By the 17th century, the Church tried to use the Colosseum as a staging ground for its own events. Ideas ranged from economic to entertainment to religious, but most never came to fruition until Pope Benedict XIV declared the structure a sacred site in 1749. Its claim to this status derived from the martyrdoms that had supposedly occurred here in ancient times. He also installed Stations of the Cross and banned quarrying in the entire area. By the way, other than this pope’s claims, there is no evidence that Christians were ever killed in the Colosseum of Rome.

In the late eighteenth and early nineteenth centuries, the Colosseum became an obligatory stop on the Grand Tour. Some aristocratic Grand Tourists had their portraits painted standing before the building by Roman artists such as Pompeo Battoni. Others, like Goethe, Byron, and Stendhal, visited the building at night when it was best able to conjure up feelings of melancholy or communion with the spirits of the ancient Romans.

At the beginning of the 19th century, Romans began excavating and then restoring the Colosseum as they embraced more of their ancient past. Popes had the walls and seating areas reinforced. This gave us the famous contrasting restorations of sections of the façade by Giuseppe Valadier and Raffaele Stern that we still see today. Valadier—true to his practice elsewhere (notably at the Arch of Titus), prophetically developed the principle that modern restorations should be “compatible with but distinguishable from” the ancient remains (figure 1). This principle became enshrined in the UNESCO 1964 Venice Charter for the Conservation and Restoration of Monuments and Sites. Stern took the opposite approach of freezing the slipped blocks of the façade in place just as he found them in an almost zany fashion, defying logic and gravity but demonstrating the current state of the building before his intervention (figure 2).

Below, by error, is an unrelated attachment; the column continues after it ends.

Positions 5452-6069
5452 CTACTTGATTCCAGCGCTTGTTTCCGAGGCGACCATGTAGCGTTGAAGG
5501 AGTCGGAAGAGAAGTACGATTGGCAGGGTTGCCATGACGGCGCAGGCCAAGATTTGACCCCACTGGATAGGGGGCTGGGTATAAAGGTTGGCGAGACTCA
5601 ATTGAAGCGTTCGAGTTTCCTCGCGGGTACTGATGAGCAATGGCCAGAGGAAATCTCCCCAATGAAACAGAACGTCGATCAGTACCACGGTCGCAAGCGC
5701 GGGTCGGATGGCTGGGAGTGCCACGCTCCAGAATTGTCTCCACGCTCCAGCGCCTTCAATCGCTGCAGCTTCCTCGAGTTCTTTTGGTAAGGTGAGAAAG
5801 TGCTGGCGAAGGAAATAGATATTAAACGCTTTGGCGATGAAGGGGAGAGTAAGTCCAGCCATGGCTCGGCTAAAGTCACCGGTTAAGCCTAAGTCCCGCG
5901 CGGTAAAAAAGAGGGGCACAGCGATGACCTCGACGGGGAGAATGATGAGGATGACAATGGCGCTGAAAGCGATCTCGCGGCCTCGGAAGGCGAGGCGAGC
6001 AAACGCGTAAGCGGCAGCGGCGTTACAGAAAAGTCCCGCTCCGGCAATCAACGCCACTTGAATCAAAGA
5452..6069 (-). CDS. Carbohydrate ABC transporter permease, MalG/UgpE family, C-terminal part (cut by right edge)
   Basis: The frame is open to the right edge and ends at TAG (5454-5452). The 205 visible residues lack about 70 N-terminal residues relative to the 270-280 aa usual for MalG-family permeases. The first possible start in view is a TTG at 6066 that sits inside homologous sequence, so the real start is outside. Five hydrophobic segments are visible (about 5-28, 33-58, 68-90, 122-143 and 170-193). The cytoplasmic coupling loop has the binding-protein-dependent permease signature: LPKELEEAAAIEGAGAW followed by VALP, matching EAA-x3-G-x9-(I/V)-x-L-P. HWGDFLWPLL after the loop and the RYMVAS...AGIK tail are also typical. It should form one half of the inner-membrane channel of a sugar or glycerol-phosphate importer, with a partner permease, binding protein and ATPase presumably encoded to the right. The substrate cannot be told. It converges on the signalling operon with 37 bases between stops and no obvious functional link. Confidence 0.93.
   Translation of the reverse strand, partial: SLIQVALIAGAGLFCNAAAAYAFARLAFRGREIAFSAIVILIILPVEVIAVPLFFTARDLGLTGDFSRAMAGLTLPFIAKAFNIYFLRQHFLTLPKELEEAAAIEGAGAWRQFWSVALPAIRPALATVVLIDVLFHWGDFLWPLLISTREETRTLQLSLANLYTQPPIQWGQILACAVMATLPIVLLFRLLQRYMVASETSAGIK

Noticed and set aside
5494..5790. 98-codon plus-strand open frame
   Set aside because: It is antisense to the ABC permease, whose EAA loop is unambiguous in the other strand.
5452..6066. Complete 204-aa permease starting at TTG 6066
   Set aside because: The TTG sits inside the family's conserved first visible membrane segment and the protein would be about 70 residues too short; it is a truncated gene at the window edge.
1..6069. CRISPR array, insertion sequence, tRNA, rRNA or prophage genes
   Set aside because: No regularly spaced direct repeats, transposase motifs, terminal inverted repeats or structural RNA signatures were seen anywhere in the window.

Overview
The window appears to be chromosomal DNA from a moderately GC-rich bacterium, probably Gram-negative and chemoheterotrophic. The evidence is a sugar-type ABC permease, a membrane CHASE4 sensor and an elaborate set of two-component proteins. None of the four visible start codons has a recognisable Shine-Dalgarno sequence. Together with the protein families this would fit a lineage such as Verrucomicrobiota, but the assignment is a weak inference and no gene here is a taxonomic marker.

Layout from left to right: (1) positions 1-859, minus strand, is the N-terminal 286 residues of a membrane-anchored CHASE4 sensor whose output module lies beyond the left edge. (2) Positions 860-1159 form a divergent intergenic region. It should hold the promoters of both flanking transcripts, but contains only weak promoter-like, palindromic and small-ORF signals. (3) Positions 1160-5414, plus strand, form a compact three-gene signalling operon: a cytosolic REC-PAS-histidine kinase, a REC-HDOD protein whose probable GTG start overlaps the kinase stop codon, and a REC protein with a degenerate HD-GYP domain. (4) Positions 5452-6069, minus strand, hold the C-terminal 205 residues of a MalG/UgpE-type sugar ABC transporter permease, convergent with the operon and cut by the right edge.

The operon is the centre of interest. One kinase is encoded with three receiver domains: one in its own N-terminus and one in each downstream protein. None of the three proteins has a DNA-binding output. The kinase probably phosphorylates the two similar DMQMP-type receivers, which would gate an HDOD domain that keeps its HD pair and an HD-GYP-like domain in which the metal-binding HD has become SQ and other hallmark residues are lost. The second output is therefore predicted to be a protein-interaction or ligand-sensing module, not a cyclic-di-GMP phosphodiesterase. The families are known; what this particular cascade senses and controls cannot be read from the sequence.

Figure 1. Giuseppe Valadier’s restoration (1815-1823) of the south and southwest section of the Colosseum. He used brick to distinguish the modern materials from the ancient travertine, but the forms given to the brick echo those of the lost ancient original.

 

Figure 2. Detail of Raffaele Stern’s restoration of the northeastern section of the façade of the Colosseum (1806). Note how he has frozen the blocks of travertine in their current position, even if they had slipped out of their original alignment.

 

As the century advanced, archeologists started to undertake serious studies of the complex. Two such studies, dating to 1813 and 1855, even identified 420 different plants growing in and around the ruins.  Such studies, however impressive, cannot, of course, protect an ancient building from natural disasters, vandalism, weather, or war, but at least the historians and archeologists documented much before any more was lost.

Ironically, one of the greatest archaeologists in this period unintentionally wreaked great damage to the Colosseum. Starting in the early 1870s, Pietro Rosa was tapped to be the superintendent of antiquities in Rome by the new Italian state, which now held power in the city after the overthrow of the papal government and the merging of the old Papal States into the new secular state of a reunified Italy. Rosa excavated beneath the arena floor, exposing Hypogaeum (the underground chambers added by Domitian beneath the arena floor), which were thought to be medieval remains of the Frangipane fortress. True to the Risorgimento mentality of the times, he also removed the Christian shrines as an implicit slap in the face to the old papal government. Rosa’s work was roundly criticized by his colleagues in Rome and by the press around Europe. But the worst was yet to come. Rosa neglected to provide adequate drainage for the water that would inevitably collect in his great trench whenever it rained. And rained it did in torrential fashion on June 26, 1875, leaving a messy and mosquito-ridden swamp that no one was able to drain for several years. Rosa was summarily fired from his position as superintendent of archaeology. The mess he left behind may have inspired Henry James to write his famous novella, “Daisy Miller” (1878). It recounts the ill-fated tryst of the heroine one night in the Colosseum where, sure enough, she was bitten by a mosquito and infected with malaria. She died a few days later. So, Rosa’s disaster had a happy ending for James the writer, even if it killed off poor Daisy!

 

Bibliography

Goldman, Norma. “Colosseum,” in Nancy Thomson De Grummond, editor. Encyclopedia of the History of Classical Archaeology. Routledge, London and New York, 1996, pages 311-314. The history of the Colosseum in post-antique times is usefully narrated here.

Schingo, Gianluca. “Spazio antico e imagine moderna dell’arena del Colosseo,” Bullettino della Commissione Archeologica Comunale di Roma 100 (1999) 115-128. Schingo tells the story of Rosa’s ill-fated excavation in the 1870s at pages 122-124.